Will the Increase Make a Difference?
FARAI CHIDEYA, host:
And for a different take on the minimum wage increase, we've got James Dorn, editor of the Cato Journal at the Cato Institute, a libertarian think tank. Dorn is also director of the group's annual monetary conference. Thanks for coming on.
Mr. JAMES DORN (Editor, Cato Journal, Cato Institute): You're welcome.
CHIDEYA: So, what effect do you think this new policy will have on the economy?
Mr. DORN: Well, it would be wonderful if the Congress could just wave a wand and pass a high minimum wage law and eliminate poverty, but unfortunately that's not the case. In fact, studies has shown that the net effect of a minimum wage is actually to slightly increase poverty because people in the lowest skill brackets are the ones that usually lose their jobs first if the minimum wage is increased, especially in low-income states in the South. Also…
CHIDEYA: One second - can you explain exactly how that happens? Who was replacing these workers or are jobs eliminated?
CHIDEYA: Well, jobs are typically eliminated, not initially but over the longer period of time. Now, of course, the minimum wage hasn't been increased for 10 years so market wages typically exceed minimum wages. So this law probably won't have much of a negative effect on employment but it could over time if it's continually increased or if it's indexed.
The problem is, is that the cause of poverty is not a low-wage rate. That's true by definition. The cause of poverty is low productivity due to inadequate education or possibly dysfunctional family life or high crime rates so businesses won't move into the inner city and so on. And the minimum wage does nothing to change a person's education. A person's productivity does nothing to change the underlying causes of poverty. So there are alternatives that I think are much superior to a minimum wage, which simply interferes with the freedom of contract between the worker and the employer.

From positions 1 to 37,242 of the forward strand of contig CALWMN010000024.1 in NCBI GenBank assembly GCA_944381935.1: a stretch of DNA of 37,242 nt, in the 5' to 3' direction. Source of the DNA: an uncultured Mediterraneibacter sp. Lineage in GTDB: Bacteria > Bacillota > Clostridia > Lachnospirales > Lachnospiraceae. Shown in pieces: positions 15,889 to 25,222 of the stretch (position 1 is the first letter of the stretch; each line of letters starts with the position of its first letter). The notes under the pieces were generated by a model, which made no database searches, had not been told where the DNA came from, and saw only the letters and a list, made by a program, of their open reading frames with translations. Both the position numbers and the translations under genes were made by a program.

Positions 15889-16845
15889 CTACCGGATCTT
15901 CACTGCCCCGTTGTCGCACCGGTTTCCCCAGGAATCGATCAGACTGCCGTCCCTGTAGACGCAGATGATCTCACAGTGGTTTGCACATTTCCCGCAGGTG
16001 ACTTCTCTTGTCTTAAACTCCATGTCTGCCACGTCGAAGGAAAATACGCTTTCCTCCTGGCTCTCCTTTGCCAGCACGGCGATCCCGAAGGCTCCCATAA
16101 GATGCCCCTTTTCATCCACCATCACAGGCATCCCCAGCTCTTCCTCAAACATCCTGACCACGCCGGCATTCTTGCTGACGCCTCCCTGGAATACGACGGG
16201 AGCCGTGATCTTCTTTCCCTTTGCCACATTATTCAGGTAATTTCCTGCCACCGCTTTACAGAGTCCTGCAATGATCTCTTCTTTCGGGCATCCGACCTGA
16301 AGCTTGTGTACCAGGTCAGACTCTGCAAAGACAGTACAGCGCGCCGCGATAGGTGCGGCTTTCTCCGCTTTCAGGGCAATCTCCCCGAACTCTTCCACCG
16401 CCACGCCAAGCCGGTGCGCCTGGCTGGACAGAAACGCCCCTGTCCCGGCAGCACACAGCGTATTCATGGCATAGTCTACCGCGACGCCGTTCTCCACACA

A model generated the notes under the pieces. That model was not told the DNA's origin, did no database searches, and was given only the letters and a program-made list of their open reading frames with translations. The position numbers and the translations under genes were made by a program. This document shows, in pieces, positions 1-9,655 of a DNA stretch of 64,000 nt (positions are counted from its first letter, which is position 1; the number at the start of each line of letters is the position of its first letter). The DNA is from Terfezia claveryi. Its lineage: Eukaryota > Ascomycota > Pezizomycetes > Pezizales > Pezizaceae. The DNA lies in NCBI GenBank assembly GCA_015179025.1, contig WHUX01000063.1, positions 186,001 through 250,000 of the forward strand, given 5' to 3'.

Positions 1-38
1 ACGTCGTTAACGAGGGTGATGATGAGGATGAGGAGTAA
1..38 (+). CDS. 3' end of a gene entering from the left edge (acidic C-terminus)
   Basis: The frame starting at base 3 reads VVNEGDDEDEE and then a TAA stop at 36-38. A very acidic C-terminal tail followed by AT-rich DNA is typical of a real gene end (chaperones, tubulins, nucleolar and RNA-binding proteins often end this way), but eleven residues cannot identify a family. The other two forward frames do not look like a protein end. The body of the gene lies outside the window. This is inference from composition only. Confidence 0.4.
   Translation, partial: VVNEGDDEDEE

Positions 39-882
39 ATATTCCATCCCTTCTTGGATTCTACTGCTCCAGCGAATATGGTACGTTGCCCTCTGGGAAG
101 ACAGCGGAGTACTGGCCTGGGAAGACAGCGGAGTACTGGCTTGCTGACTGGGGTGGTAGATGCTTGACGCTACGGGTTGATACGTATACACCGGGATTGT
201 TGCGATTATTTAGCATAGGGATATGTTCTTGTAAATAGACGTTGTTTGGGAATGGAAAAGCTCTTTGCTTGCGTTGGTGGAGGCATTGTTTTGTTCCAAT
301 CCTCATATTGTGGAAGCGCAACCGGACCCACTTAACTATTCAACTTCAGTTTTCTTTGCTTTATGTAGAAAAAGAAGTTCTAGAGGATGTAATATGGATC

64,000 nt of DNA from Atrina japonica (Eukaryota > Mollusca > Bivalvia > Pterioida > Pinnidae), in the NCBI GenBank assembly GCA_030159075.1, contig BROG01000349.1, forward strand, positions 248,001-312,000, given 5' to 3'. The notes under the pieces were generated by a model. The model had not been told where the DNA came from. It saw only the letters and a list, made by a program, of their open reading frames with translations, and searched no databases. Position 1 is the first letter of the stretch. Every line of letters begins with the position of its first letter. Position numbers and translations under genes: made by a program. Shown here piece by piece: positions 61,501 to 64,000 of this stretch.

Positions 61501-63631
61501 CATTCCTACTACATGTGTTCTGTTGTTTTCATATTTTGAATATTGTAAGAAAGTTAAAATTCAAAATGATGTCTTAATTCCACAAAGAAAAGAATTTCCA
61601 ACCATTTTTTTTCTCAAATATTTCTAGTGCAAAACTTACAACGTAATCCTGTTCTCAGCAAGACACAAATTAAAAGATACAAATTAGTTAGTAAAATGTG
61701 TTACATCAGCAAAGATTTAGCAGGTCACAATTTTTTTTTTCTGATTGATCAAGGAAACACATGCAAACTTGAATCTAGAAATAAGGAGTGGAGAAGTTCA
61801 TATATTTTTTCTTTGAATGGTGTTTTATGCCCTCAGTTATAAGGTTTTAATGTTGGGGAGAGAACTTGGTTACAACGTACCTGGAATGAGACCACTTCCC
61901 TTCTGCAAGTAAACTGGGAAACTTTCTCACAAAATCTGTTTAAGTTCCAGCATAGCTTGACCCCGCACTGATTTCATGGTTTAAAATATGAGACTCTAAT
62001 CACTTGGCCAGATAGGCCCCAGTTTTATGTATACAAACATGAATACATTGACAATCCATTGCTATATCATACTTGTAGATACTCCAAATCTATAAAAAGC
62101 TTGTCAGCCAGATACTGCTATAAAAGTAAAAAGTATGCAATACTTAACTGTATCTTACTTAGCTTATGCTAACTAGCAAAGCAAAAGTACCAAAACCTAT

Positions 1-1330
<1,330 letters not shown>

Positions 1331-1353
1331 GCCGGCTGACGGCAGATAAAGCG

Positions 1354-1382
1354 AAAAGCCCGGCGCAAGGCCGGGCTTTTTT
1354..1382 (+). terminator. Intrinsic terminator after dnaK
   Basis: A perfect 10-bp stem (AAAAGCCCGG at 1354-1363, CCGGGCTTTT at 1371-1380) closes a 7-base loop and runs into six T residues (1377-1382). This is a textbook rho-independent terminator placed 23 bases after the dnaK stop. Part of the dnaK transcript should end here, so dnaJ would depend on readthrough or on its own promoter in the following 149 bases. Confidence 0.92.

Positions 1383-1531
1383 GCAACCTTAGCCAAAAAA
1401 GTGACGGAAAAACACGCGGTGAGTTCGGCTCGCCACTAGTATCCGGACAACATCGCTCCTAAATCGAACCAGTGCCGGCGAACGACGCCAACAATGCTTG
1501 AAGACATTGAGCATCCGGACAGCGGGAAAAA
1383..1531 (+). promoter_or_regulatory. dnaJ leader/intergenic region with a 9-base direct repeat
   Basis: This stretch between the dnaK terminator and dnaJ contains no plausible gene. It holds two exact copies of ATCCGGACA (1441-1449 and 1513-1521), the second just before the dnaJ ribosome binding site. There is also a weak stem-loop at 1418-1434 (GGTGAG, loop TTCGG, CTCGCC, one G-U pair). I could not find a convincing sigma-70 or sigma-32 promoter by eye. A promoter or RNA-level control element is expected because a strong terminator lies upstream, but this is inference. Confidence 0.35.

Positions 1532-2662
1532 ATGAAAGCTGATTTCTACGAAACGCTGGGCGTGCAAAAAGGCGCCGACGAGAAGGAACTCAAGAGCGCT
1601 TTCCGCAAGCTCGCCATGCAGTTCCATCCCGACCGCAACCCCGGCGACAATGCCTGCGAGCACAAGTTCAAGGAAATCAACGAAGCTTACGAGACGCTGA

CHIDEYA: You talk about a freedom of contracts, but one of the issues that we talk about here on NEWS & NOTES - and I'm sure that you study - is the fact that there's 11 million undocumented workers in the country. Couldn't that also be a cause of how wage stagnation happens for lower-income Americans?
Mr. DORN: Well, I think what - increase in the legal minimum wage will actually do is increase the demand for illegal immigrants because they will work for less than the minimum wage. And then nobody's forcing them to do that, and the employers are breaking the law if they hire them, but there's an incentive for this to occur. And I think this increase will simply foster that type of activity.
CHIDEYA: Now, there's a tax relief provision for small businesses that's part of this. The Democrats say it's going to help companies that might feel a pinch from the wage hike. What do you think about that aspect?
Mr. DORN: Well, that's a plausible argument. The firms that are hurt the most by the minimum wage hike are small businesses. Your McDonald's and Wal-Marts and so forth are paying more than the minimum wage anyhow, and you're going to find that small businesses in rural areas are harmed the most. So if they get a tax break, it might make the effect less onerous.
Also, the numbers that the congresswoman gave, that 12 million people would benefit are highly inflated. The Labor Department, a couple of years ago, estimated about a half million people would benefit, who are now at the 5.15 wage. A lot of the people that are below 5.15 are exempt from the minimum wage. For example, farm workers, waiters, and so on. So I think the positive effects are highly exaggerated.
CHIDEYA: Very briefly, super briefly, what do you recommend then?
Mr. DORN: Well, what I'd recommend is like Hong Kong has no minimum wage. The market set the wage rates. If the minimum wage is too high, people are going to lose their jobs, so why fool around with the wage rate. People's incomes are low because their productivity is low. So I think we need to focus on education, more open markets, and other things that individuals or families or churches or the private community can do to help improve the atmosphere for businesses to work in the inner city.
CHIDEYA: James, thanks so much.
Mr. DORN: You're welcome.
CHIDEYA: James Dorn is editor of the Cato Journal at the Cato Institute, a libertarian think tank based in Washington, D.C.
NPR transcripts are created on a rush deadline by a contractor for NPR, and accuracy and availability may vary. This text may not be in its final form and may be updated or revised in the future. Please be aware that the authoritative record of NPR's programming is the audio.